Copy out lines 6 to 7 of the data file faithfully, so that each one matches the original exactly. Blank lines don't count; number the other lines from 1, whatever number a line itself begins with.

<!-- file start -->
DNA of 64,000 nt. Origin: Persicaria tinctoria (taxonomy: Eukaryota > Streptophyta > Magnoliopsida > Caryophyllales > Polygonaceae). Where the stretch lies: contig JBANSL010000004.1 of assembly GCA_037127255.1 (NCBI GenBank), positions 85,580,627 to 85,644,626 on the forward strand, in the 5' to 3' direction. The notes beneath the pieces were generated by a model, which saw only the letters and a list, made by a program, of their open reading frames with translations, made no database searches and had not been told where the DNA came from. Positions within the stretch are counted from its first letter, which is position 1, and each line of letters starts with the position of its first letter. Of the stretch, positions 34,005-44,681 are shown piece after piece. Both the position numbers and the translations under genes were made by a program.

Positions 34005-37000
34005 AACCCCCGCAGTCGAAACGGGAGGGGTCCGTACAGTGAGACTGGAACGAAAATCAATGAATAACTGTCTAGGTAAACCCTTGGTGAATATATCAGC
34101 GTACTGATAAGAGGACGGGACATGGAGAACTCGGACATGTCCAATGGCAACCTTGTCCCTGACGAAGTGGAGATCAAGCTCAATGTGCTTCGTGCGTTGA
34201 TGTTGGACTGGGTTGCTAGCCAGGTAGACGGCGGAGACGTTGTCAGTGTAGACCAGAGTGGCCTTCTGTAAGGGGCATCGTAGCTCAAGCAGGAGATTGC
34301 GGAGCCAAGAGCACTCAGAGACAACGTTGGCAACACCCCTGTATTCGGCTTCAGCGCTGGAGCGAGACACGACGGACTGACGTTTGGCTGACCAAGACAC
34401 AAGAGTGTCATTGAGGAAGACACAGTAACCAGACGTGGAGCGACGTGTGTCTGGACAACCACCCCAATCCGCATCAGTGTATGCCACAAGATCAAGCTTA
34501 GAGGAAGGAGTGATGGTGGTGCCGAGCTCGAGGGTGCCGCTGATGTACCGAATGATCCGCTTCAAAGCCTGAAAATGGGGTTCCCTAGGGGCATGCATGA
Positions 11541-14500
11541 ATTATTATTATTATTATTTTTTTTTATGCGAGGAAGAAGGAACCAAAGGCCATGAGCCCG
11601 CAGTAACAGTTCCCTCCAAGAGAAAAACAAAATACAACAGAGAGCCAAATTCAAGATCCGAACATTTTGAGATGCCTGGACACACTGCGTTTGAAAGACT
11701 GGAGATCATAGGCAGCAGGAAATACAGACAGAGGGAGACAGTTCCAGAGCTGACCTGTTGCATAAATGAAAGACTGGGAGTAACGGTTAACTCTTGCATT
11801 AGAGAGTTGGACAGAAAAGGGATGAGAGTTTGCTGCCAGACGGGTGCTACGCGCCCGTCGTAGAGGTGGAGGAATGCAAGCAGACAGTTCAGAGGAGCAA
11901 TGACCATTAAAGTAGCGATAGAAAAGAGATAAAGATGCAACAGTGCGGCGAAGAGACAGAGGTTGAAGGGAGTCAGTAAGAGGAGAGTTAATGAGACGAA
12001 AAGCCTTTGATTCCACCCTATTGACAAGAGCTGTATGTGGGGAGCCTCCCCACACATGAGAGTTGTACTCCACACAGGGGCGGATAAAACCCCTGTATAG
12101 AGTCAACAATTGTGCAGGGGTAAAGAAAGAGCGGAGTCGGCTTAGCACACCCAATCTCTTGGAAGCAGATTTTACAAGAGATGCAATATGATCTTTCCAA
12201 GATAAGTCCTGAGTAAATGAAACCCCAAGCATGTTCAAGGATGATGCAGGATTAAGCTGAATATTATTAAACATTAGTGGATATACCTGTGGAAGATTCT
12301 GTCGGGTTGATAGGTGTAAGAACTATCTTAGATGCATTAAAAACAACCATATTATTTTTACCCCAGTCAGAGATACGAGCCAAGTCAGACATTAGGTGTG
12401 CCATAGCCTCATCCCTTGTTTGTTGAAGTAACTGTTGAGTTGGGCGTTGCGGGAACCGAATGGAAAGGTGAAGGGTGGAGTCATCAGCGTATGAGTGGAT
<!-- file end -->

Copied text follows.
34301 GGAGCCAAGAGCACTCAGAGACAACGTTGGCAACACCCCTGTATTCGGCTTCAGCGCTGGAGCGAGACACGACGGACTGACGTTTGGCTGACCAAGACAC
34401 AAGAGTGTCATTGAGGAAGACACAGTAACCAGACGTGGAGCGACGTGTGTCTGGACAACCACCCCAATCCGCATCAGTGTATGCCACAAGATCAAGCTTA